Whitney,Madonna, and the Media
As someone who has, without a doubt, played and commented on classic Whitney Houston songs on the radio thousands of times over a span of two decades, I feel compelled to weigh in on the media's reaction to this talented woman's devastating end to her sad life story.
I have to admit it. I am irked by the response of the death of Whitney Houston. Not because I think she doesn't deserve the outpouring of accolades. Not at all. But rather, I was annoyed by wall to wall Whitney Houston songs on every New York radio station the day after her passing. Where were the accolades and spins of her latest songs before she expired? Record sales go through the roof whenever a recording artist dies. Funny, when in the recent past she had trouble selling tickets and CD's.
You can bet, though, that the song she recorded in LA, just a few days before her death, will be played like crazy when it's released, and the radio and record promotion frenzy will be insane.
See, here's the issue. We live in a disposable world. Cars last for a few years before being traded in. Cell phones go for two years, tops. And computers and laptops are whisked in and out of our lives as briskly as fashions that change with the season.
What is it about our society that we dispose of things, and people that have value? And yet, how could it be possible, that upon the moment of the announcement of Whitney Houston's death, the outpouring of love and admiration was out of control?
As I heard all the Whitney songs, back to back to back, the lyrics were especially poignant. She often sang about self love, spiritual inspiration and motivation. Yet, Ms. Houston had a difficult time finding the love herself.
She struggled mightily with drugs, alcohol and self destructive behaviour. It is hard to argue with her talent, her voice, and her expression. But somewhere along the way, her star tarnished and people liked to poke fun at someone so clearly down. Maybe, she was too fragile to find that love within, and was searching for love outside of herself. But people love to pounce when an icon is down on her luck.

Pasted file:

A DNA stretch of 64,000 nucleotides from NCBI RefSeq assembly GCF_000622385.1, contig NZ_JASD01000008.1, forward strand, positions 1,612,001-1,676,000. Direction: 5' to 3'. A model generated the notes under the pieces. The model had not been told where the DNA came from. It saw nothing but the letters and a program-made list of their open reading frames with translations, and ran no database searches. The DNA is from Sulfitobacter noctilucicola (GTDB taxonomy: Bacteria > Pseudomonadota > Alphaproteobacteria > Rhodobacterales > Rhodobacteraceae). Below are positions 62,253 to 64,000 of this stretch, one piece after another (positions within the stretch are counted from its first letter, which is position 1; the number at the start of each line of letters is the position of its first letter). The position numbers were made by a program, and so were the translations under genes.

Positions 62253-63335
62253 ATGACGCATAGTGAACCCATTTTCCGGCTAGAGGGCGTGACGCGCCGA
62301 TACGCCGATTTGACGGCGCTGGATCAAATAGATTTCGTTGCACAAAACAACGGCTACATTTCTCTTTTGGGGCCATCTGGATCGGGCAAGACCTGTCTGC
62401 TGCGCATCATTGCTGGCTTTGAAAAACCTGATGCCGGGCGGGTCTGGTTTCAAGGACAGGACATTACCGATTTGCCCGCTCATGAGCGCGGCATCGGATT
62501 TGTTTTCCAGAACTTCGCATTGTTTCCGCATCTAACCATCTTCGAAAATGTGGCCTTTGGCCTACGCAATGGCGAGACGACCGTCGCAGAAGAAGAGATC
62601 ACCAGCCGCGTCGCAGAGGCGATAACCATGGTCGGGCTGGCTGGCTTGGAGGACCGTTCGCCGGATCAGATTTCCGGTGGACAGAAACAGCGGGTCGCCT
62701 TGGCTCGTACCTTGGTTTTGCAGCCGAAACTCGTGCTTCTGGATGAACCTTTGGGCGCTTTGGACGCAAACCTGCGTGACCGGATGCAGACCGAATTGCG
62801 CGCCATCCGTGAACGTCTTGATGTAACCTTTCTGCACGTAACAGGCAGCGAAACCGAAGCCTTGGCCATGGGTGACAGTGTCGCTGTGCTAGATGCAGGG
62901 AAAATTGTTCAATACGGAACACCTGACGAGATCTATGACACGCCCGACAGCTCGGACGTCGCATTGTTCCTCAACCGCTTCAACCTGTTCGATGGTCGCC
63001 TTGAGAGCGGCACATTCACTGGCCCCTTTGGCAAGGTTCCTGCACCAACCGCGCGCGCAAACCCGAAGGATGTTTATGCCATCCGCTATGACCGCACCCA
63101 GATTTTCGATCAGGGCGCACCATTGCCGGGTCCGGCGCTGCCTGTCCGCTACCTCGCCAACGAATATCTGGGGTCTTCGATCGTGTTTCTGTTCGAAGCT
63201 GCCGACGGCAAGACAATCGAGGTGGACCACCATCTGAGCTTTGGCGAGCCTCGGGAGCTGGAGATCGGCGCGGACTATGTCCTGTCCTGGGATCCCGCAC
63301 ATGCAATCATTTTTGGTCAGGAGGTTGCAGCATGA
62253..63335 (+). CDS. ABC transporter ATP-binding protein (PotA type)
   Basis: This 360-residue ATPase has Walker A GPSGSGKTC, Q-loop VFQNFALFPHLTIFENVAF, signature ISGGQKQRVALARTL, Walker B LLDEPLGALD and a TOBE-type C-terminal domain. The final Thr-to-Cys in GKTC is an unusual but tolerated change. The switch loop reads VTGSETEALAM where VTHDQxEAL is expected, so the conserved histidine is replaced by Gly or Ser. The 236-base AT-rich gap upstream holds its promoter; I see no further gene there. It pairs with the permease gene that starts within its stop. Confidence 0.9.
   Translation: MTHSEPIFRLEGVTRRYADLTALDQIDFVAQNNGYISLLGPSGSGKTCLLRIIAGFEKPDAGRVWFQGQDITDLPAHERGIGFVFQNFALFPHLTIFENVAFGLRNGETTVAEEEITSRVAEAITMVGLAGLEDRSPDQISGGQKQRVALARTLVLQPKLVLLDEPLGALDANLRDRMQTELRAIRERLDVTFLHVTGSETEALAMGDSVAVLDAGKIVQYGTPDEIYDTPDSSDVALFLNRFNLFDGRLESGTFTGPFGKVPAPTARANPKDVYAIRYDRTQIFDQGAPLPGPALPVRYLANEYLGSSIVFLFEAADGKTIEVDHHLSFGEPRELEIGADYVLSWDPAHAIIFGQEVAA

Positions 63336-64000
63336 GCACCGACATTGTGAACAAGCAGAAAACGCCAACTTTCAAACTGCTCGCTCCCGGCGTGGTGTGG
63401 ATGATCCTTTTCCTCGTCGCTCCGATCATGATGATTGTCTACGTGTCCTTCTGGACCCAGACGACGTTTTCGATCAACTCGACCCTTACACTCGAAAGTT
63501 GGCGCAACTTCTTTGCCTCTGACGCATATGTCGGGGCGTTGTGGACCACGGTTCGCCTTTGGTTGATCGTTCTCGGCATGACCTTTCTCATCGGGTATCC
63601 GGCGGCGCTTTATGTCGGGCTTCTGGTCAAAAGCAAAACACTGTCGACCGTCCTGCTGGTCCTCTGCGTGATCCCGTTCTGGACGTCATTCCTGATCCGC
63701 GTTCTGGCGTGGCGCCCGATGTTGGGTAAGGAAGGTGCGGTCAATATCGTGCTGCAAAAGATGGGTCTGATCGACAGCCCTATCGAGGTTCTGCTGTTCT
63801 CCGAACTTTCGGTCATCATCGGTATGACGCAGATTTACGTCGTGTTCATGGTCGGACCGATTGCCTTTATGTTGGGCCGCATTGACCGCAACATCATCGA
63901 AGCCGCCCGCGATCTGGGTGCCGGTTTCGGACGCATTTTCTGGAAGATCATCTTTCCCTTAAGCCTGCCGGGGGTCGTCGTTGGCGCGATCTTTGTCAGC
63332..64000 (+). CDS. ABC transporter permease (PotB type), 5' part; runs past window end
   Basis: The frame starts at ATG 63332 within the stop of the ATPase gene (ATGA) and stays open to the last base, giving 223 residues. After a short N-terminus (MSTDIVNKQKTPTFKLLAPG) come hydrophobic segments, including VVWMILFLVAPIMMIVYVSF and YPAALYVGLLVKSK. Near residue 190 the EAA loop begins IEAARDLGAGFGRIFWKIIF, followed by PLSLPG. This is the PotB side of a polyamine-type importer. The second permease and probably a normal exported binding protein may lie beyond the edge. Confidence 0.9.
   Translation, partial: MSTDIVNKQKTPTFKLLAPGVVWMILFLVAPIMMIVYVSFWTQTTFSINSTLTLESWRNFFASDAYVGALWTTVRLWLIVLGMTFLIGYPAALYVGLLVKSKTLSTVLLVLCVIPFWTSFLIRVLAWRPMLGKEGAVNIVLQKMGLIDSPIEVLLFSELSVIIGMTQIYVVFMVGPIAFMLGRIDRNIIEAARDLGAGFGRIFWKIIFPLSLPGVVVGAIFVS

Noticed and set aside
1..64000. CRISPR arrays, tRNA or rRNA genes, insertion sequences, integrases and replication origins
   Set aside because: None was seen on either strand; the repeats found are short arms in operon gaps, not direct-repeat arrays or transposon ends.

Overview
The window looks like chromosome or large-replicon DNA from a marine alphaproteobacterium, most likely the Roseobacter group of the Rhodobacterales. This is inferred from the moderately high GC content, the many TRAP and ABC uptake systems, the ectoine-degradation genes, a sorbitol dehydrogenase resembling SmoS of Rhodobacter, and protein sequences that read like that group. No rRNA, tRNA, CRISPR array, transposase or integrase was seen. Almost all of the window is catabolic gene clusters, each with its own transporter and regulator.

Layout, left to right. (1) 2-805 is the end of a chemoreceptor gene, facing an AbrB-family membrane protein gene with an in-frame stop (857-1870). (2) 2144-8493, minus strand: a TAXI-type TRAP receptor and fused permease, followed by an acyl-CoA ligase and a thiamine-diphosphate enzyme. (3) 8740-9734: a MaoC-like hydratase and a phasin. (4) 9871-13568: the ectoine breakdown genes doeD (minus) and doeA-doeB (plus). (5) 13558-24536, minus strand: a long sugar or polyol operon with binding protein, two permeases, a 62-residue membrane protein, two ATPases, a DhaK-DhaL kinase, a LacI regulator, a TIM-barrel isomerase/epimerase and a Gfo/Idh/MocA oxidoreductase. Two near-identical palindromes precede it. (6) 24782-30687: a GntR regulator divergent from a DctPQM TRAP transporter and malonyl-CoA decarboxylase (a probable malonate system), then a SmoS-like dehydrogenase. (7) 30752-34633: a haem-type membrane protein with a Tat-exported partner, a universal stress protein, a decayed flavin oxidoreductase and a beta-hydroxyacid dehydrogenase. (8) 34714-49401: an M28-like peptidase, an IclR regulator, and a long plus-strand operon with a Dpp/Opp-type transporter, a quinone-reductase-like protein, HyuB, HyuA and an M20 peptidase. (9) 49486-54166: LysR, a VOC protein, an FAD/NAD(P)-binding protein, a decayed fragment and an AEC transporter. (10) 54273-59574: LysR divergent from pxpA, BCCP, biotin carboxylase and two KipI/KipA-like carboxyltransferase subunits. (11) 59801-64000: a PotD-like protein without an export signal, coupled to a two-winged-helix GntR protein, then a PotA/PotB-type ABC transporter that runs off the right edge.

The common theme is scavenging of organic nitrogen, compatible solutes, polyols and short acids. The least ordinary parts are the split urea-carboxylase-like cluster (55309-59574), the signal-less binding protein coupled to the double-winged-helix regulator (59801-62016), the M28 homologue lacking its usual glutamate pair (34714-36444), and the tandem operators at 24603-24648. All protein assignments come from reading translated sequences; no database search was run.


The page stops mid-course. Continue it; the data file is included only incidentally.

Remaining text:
Eerily enough, the very morning of her death, I was doing something I never do. I happened to be watching a program called Fashion Police on E! at the gym.
Joan Rivers was, well Joan Rivers, making fun of Whitney's dated clothing and style. Joan, after all, is an equal opportunity insulter. But it was especially ironic to hear the cattiness that morning, and hours later,discover the news about the diva's demise. Being the subject of ridicule is painful. Feeling washed up, out of touch, old hat for a star of that magnitude must be horrendous.
And so, now, the singer has been removed from the internal torture she had been enduring. But this new tragic episode does bring up questions for all of us.
Think about the societal norm of building up and idolizing, just to tear down, and then when tragedy strikes, creating a shrine to their legacy.The news media made mention of Whitney's passing at "such a young age." 48. Yet, the week before, some in the media were making fun of Madonna for being over the hill, as she performed at the Superbowl.
There was even a newspaper cartoon with an illustration noting that it would be distasteful, should Madonna have a Janet Jackson wardrobe malfunction while performing.
What? This toned, sculpted and even surgically modified woman would not be attractive to view naked, simply because she is in her 50's?
So, let me get this straight: the healthy, active, yoga enthusiast Madonna is considered old and unattractive because she is 53, but the troubled, addicted and self abused Whitney is viewed as young at 48, a mere five years behind the Material Girl?
Please. Let's end all of these judgments. Let's stop the cycle of elevating stars to perch on an impossible pedestal, only to delight at their downfall, as they tumble off.
Let's not only cherish these treasures upon their death, but hold them dear, even during their very human struggles and challenges, while they are alive too.
a 5 time Billboard Magazine Award winner, is perhaps best known for her unprecedented success holding the #1 position in the New York radio market as the midday host of New York’s 106.7 FM. She was also the co-creator, writer, producer and host of 'Spotlight On,' a nationally syndicated program that featured in-depth interviews with top recording artists such as Paul McCartney, Elton John, Sting and Celine Dion, to name a few.
Presently, Valerie can be heard on her new daily radio show, Valerie’s New York on WOR.710.com. She is also the voice of numerous commercials and television promos. She has been the “Voice of God” for many prestigious live events including: The Clinton Global Initiative, The New York Emmy Awards, The Tony Preview Concert on CBS, and many more. She writes a weekly nightlife column for TheThreeTomatoes.com and writes a theater column for Examiner.com.
As adjunct professor at the School of Visual Arts, Valerie teaches a course on Internet Radio and Voice-over, coaches talent privately, and produces promo reels and demo tapes for various clients.
An actress and writer, she has appeared in numerous off -Broadway productions and co-wrote a play with music entitled, "Spit it Out!"